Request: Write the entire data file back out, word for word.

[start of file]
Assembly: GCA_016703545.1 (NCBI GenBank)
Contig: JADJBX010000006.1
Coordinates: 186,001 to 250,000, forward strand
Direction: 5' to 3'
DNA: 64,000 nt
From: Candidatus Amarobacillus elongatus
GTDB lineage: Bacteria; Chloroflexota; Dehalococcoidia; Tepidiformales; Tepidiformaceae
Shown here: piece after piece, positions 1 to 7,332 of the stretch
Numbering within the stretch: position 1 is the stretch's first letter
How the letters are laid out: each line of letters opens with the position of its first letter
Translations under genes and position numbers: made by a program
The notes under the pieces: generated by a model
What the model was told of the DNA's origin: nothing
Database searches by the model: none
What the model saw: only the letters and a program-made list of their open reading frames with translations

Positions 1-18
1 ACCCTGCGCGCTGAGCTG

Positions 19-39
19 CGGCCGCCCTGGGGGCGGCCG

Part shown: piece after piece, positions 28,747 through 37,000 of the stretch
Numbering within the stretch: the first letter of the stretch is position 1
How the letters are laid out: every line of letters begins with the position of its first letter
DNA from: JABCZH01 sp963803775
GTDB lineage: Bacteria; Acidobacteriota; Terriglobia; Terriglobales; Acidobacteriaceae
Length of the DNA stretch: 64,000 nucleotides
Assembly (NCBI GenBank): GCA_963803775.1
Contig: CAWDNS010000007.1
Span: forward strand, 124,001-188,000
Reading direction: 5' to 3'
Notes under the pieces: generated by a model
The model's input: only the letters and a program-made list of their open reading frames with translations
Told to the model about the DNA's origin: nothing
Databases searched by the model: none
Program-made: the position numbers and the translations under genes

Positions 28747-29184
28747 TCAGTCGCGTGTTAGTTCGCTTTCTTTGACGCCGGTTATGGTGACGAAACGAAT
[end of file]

Assembly: GCA_016703545.1 (NCBI GenBank)
Contig: JADJBX010000006.1
Coordinates: 186,001 to 250,000, forward strand
Direction: 5' to 3'
DNA: 64,000 nt
From: Candidatus Amarobacillus elongatus
GTDB lineage: Bacteria; Chloroflexota; Dehalococcoidia; Tepidiformales; Tepidiformaceae
Shown here: piece after piece, positions 1 to 7,332 of the stretch
Numbering within the stretch: position 1 is the stretch's first letter
How the letters are laid out: each line of letters opens with the position of its first letter
Translations under genes and position numbers: made by a program
The notes under the pieces: generated by a model
What the model was told of the DNA's origin: nothing
Database searches by the model: none
What the model saw: only the letters and a program-made list of their open reading frames with translations

Positions 1-18
1 ACCCTGCGCGCTGAGCTG

Positions 19-39
19 CGGCCGCCCTGGGGGCGGCCG

Part shown: piece after piece, positions 28,747 through 37,000 of the stretch
Numbering within the stretch: the first letter of the stretch is position 1
How the letters are laid out: every line of letters begins with the position of its first letter
DNA from: JABCZH01 sp963803775
GTDB lineage: Bacteria; Acidobacteriota; Terriglobia; Terriglobales; Acidobacteriaceae
Length of the DNA stretch: 64,000 nucleotides
Assembly (NCBI GenBank): GCA_963803775.1
Contig: CAWDNS010000007.1
Span: forward strand, 124,001-188,000
Reading direction: 5' to 3'
Notes under the pieces: generated by a model
The model's input: only the letters and a program-made list of their open reading frames with translations
Told to the model about the DNA's origin: nothing
Databases searched by the model: none
Program-made: the position numbers and the translations under genes

Positions 28747-29184
28747 TCAGTCGCGTGTTAGTTCGCTTTCTTTGACGCCGGTTATGGTGACGAAACGAAT